The perfect starter for anyone with the desire to move from a general discourse of baseless opinion to that of logical discovery and critical discussion.
Daniel DeLappe
Jun 10, 2009 rated it it was amazing  ·  review of another edition
Fantastic book. People should read this book for science basics and learn what science is and is not. Good refresher if you have not had a science class or read a science book in years.
Devereaux Library SDSM&T
Thorough, step-by-step handbook on how to interpret scientific claims, particularly those made in the mainstream media.
« previous 1 3 4 5 6 7 8 9 next »
There are no discussion topics on this book yet. Be the first to start one »
  • Germs, Genes, & Civilization: How Epidemics Shaped Who We Are Today
  • Allies and Enemies: How the World Depends on Bacteria
  • It Takes a Genome: How a Clash Between Our Genes and Modern Life Is Making Us Sick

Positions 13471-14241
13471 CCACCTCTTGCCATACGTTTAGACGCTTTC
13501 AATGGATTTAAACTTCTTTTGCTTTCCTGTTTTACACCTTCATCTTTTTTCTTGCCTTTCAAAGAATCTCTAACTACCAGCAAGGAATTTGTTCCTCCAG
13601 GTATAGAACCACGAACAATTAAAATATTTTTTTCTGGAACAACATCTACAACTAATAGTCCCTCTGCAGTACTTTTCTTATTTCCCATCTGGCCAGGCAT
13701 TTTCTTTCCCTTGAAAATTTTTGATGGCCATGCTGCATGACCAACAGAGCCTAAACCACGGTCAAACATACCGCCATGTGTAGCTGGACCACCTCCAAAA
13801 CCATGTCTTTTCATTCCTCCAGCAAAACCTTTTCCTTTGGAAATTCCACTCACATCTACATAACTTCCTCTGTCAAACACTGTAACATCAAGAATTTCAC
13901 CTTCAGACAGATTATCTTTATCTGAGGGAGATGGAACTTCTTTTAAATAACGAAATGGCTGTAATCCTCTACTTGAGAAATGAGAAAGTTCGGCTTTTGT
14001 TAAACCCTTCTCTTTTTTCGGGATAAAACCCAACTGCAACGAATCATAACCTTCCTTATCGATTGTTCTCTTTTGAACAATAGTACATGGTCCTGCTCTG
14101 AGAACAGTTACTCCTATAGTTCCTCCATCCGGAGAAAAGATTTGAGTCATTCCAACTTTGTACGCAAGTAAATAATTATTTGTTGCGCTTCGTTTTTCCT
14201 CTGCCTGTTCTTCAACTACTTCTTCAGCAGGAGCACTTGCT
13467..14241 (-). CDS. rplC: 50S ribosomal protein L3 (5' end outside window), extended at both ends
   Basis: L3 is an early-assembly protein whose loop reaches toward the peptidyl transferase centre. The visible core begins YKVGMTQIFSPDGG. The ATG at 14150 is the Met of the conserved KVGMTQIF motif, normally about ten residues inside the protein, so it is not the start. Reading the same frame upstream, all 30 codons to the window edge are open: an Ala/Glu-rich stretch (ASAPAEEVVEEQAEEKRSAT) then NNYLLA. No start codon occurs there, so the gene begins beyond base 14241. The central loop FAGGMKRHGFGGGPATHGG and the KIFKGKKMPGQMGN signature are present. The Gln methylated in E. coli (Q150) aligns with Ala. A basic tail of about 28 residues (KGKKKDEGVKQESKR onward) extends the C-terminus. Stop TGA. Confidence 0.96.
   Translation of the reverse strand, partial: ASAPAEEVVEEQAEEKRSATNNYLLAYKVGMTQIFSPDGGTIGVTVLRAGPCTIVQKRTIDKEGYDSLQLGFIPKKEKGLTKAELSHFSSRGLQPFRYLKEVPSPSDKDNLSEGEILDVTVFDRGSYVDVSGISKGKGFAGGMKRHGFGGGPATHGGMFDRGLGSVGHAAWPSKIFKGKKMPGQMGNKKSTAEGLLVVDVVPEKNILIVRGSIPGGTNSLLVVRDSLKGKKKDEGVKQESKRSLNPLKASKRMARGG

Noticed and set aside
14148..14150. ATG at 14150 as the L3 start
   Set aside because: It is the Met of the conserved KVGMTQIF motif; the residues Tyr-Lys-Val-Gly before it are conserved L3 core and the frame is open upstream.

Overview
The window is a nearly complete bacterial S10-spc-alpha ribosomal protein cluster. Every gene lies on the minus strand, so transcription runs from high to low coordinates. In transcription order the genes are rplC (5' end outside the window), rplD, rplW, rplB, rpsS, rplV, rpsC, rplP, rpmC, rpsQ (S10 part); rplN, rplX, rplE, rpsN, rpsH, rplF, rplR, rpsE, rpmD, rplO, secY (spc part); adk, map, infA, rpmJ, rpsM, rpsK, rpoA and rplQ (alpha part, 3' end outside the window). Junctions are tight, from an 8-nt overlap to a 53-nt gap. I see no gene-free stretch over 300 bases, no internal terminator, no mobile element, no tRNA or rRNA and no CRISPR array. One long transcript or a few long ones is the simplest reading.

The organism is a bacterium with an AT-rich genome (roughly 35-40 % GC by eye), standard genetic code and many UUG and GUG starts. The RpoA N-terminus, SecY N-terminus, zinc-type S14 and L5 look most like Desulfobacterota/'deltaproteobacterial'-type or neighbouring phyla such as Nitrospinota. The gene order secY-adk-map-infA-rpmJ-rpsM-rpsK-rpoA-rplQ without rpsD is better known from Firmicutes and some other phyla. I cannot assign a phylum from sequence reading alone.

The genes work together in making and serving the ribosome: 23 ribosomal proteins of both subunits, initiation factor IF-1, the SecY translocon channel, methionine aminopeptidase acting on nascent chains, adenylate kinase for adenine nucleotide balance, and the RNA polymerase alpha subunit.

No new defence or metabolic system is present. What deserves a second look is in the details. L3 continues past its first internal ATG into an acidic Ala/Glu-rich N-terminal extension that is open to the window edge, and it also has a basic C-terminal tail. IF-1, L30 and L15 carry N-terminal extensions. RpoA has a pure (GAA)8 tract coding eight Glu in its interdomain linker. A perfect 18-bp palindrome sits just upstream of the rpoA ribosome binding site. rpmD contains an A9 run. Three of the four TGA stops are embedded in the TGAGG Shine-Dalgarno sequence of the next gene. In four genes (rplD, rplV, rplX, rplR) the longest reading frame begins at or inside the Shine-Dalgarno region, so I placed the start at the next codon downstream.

• Genes, Chromosomes, and Disease
  • Brains: How They Seem to Work
  • Breakthrough!: How the 10 Greatest Discoveries in Medicine Saved Millions and Changed Our View of the World
  • Pictures of the Mind: What the New Neuroscience Tells Us about Who We Are
  • City of Dust: Illness, Arrogance, and 9/11
  • The Logic of Chance: The Nature and Origin of Biological Evolution
  • Beer Is Proof God Loves Us: The Craft, Culture, and Ethos of Brewing, Portable Documents
  • Complete Without Kids: An Insider's Guide to Childfree Living by Choice or Chance
  • Retirementology: Rethinking the American Dream in a New Economy
  • In the Line of Fire: How to Handle Tough Questions When It Counts
  • Fun Facts about Pets
  • Even You Can Learn Statistics: A Guide for Everyone Who Has Ever Been Afraid of Statistics
  • Options for the Beginner and Beyond: Unlock the Opportunities and Minimize the Risks (Financial Times (Prentice Hall))
  • No Better Place to Die: Ste. Mere-Eglise, June 1944: The Battle for La Fiere Bridge
  • Evolution: A View from the 21st Century

Goodreads is hiring!

If you like books and love to build cool products, we may be looking for you.
Learn more »